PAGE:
Prince Wale Soniyiki, 29, is the poster boy for Croatia's refugee system. When Prince (that's his real name, not a royal title) arrived here from Nigeria three years ago, he felt like a "complete nobody." Today he has a good job, speaks the language fluently and is a well-known advocate for asylum-seekers, whose voices are rarely heard in Croatian society. Prince fled Nigeria in December 2011 after a bloody terrorist attack killed his brothers. A circuitous route through Libya and Italy eventually led him to Croatia.
Croatia, which joined the European Union in 2013, has a well-functioning asylum system. But it's rarely tested because nearly all asylum-seekers and refugees move on to other European countries, partly because integration into society is not easy. Prince, though, is making a life here. Two years ago he founded "Africans Living in Croatia" to help others like him integrate and to help Croatians better understand migrants. His passionate work grabbed the attention of the owner of a tuna farming company, who offered him a job on his boat on the Adriatic coast.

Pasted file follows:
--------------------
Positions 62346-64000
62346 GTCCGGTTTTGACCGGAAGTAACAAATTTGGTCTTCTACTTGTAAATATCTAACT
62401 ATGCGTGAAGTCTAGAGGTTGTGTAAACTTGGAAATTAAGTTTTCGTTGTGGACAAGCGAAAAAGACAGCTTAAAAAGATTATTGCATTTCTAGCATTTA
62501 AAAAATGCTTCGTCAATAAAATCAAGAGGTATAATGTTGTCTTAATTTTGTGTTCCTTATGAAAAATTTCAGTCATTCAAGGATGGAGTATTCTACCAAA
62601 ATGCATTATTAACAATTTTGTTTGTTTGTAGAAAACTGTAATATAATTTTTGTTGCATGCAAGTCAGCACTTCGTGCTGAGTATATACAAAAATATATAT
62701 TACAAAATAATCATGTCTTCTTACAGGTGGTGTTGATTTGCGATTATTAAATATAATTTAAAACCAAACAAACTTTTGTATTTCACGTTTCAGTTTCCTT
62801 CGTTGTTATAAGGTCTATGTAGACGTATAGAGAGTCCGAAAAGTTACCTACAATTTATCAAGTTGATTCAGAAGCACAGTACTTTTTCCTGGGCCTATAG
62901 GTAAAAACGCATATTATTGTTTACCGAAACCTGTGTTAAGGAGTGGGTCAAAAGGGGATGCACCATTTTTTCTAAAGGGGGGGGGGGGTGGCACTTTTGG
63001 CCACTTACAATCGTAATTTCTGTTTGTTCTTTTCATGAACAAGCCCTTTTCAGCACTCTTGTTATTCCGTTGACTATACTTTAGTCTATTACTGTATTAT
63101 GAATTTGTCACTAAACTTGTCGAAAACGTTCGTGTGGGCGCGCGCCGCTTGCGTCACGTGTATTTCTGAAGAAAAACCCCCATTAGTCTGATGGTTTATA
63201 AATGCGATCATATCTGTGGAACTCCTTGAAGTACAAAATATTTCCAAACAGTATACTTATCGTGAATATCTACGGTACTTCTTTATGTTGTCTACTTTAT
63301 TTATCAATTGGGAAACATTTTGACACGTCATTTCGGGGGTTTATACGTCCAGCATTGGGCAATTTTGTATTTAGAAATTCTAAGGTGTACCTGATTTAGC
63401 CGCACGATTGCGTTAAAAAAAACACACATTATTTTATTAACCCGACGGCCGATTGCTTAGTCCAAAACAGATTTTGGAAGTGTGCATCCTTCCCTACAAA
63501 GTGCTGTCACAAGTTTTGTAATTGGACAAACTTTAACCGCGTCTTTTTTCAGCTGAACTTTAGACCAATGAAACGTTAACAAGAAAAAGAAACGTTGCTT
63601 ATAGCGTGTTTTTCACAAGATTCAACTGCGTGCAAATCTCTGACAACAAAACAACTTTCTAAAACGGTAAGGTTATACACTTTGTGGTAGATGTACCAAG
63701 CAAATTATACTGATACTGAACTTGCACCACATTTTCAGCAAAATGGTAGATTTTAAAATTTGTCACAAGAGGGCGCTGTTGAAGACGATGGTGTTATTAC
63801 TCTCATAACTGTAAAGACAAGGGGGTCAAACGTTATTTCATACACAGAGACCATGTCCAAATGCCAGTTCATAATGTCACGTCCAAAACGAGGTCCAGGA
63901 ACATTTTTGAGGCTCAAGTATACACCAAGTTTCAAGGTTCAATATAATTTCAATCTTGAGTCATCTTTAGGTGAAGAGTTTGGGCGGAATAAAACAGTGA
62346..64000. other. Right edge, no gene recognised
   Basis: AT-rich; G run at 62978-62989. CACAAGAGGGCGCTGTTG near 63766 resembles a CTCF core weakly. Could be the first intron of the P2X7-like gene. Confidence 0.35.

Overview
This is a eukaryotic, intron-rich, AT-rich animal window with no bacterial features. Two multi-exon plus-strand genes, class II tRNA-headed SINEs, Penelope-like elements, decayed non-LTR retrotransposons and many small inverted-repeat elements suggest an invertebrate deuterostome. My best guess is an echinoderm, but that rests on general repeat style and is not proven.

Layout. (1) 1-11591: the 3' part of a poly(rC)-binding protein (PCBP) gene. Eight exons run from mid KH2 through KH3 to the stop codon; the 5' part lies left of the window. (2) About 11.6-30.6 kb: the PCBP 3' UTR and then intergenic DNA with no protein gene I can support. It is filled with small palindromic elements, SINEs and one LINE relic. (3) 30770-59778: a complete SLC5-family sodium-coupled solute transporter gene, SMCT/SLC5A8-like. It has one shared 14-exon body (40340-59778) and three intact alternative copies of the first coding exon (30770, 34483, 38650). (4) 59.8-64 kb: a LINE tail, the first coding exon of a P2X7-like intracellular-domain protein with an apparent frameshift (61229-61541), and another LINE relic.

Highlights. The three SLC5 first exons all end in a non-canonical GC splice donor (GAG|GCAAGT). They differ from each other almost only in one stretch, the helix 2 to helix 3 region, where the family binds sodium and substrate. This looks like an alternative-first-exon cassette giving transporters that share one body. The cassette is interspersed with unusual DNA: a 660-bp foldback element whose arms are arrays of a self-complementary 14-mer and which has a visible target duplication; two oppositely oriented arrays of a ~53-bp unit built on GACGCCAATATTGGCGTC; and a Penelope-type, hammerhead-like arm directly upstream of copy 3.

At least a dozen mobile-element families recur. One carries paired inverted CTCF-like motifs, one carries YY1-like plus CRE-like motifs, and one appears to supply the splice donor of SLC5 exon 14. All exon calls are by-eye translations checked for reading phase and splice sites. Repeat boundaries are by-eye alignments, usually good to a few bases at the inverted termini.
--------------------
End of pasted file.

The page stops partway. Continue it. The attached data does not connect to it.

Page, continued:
A study of the lives of three Europeans who have been living as refugees in Serbia for more than 15 years.
Serbia is the only European country with a protracted refugee population. More than 90,000 refugees from Croatia and from Bosnia and Herzegovina remain there, victims of wars that erupted after the break-up of the former Yugoslavia in 1991.
These long-term refugees live under appalling conditions in dingy apartments and overcrowded collective centres – the nearest thing to refugee camps in modern Europe.
This set of pictures tells the story of three displaced people, the problems they face and their hopes for the future.